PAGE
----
How many positive touchpoints does it take for a customer to think “I want that?” Well, research shows it depends on the complexity of the issue. Impulse buys for low-priced goods are relatively easy purchase decisions. However, premium purchases usually require more significant touchpoints that are sustained (ads strategically placed that are relevant to us, positive word-of-mouth referrals from a friend, having a direct “look and see” experience that goes well, etc.).

Bringing the Five E’s to Life

I believe organizational strategy is a premium purchase for your employees. If they don’t want to buy it, it is highly unlikely they will give their discretionary effort to help execute it. This means you need to engage them in ways that mirror a buying process. You likely won’t win the hearts and minds of your people with a memo from your CEO announcing the bold new frontier of your strategy. If your organization’s strategy requires additional effort by your people or enhanced levels of productivity or customer engagement, then you need to be active in wooing your people to the strategy and helping them discover that “they want it.”

Ready to develop a strategy execution plan that entices your people to want the strategy and extends the effort into their daily work? Here are five tips to consider:

  1. Tease Interest (Entice them!) – Let your employees know something cool is on the horizon, but don’t spell it all out at once. Give them some time to get interested with a set of “teasers” that entices them and makes the subject interesting … and maybe even fun.
  2. Create a Conscious Entrance – Instead of expecting people to show up ready for the strategy, welcome and engage people in a way that is personal and demonstrates that they matter. A memo isn’t going to get it done.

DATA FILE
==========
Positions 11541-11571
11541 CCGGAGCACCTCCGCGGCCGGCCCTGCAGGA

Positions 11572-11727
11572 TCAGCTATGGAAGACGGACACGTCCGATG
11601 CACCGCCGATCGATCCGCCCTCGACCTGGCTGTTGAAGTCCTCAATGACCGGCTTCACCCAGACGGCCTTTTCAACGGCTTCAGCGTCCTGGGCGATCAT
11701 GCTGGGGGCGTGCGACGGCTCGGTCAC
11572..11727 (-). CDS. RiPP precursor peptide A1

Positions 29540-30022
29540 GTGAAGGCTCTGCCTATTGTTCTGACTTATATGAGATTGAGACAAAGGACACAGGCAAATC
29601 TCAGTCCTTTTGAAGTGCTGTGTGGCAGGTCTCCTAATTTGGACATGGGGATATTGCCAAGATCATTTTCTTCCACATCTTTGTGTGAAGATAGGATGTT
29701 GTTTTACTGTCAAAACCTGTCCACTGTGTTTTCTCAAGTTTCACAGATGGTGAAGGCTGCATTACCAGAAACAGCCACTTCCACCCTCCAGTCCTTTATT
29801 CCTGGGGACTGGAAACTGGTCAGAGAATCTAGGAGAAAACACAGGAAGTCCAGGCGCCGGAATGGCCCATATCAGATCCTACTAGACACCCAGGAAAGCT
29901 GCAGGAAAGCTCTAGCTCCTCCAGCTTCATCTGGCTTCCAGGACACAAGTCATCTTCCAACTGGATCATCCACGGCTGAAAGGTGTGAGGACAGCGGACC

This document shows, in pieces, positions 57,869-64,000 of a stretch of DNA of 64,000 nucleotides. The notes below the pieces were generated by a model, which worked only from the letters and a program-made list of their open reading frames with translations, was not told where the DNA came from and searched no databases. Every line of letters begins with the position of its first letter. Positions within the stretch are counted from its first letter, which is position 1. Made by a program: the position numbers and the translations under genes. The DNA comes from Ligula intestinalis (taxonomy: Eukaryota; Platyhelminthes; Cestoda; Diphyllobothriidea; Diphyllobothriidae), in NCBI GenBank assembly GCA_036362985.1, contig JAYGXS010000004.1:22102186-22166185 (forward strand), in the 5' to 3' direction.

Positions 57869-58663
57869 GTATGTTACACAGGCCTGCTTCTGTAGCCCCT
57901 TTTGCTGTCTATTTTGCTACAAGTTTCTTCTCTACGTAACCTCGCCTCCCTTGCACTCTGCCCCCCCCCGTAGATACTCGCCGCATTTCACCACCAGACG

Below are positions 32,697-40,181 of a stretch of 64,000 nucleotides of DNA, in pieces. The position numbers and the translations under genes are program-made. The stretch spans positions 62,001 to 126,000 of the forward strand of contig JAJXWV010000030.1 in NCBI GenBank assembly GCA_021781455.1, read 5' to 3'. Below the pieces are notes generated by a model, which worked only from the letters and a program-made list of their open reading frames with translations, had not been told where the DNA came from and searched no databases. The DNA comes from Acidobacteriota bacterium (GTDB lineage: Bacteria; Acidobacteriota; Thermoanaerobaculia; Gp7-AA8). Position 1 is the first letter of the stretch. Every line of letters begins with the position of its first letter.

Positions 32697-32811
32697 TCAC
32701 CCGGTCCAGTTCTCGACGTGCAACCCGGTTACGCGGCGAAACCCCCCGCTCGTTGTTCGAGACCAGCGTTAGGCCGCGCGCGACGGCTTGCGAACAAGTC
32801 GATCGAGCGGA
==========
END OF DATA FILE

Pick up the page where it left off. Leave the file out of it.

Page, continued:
3. Make Experiencing the Strategy Consumable – Eating an elephant is just about impossible (at least I hope so!). Think through what amount of content and change people can absorb while still doing the critical work needed in their daily work. If people aren’t interested in it or can’t mentally consume it, then your strategy execution plan isn’t going to work. Mix the amount of tell and engagement to ensure people are “getting it” and that they want to be a part of it.
  4. The Exit is Important Too – Think about what you want people to be thinking, saying, feeling as they leave a Strategy Execution Experience (meeting, event, town hall, etc.). Create an exit that is memorable and connects your employees to the strategy. Sometimes this is done with gifts, contests, or personal reflections and sharing that unite a group to a common cause.
  5. Extend the Experience by Inviting Employees to Add to the Conversation – The best strategy execution is a two-way experience. Leadership provides direction and employees provide feedback and ideas for how to enhance the next steps. Then leaders provide the next step of direction (using some element of the feedback or ideas from the field) and employees weigh in and continue to make plans and actions more relevant and effective. Your employees are much more likely to “buy the strategy” when they feel part of creating it (even if that creation is the smallest tactical idea they can take action on in their daily work to make a difference).

Designing experiences to engage your employees to want your strategy is a meaningful campaign. It isn’t just an event – think of multiple touchpoints with your people during which you consciously try to engage them versus simply telling them. Use the principles of marketing to get your people to want to understand the content you are offering and to want to contribute to it. This is different than telling people so they will comply with it. Engagement and compliance are different. True engagement captures hearts and minds, and leads to employees giving you their true discretionary effort.


January 30, 2016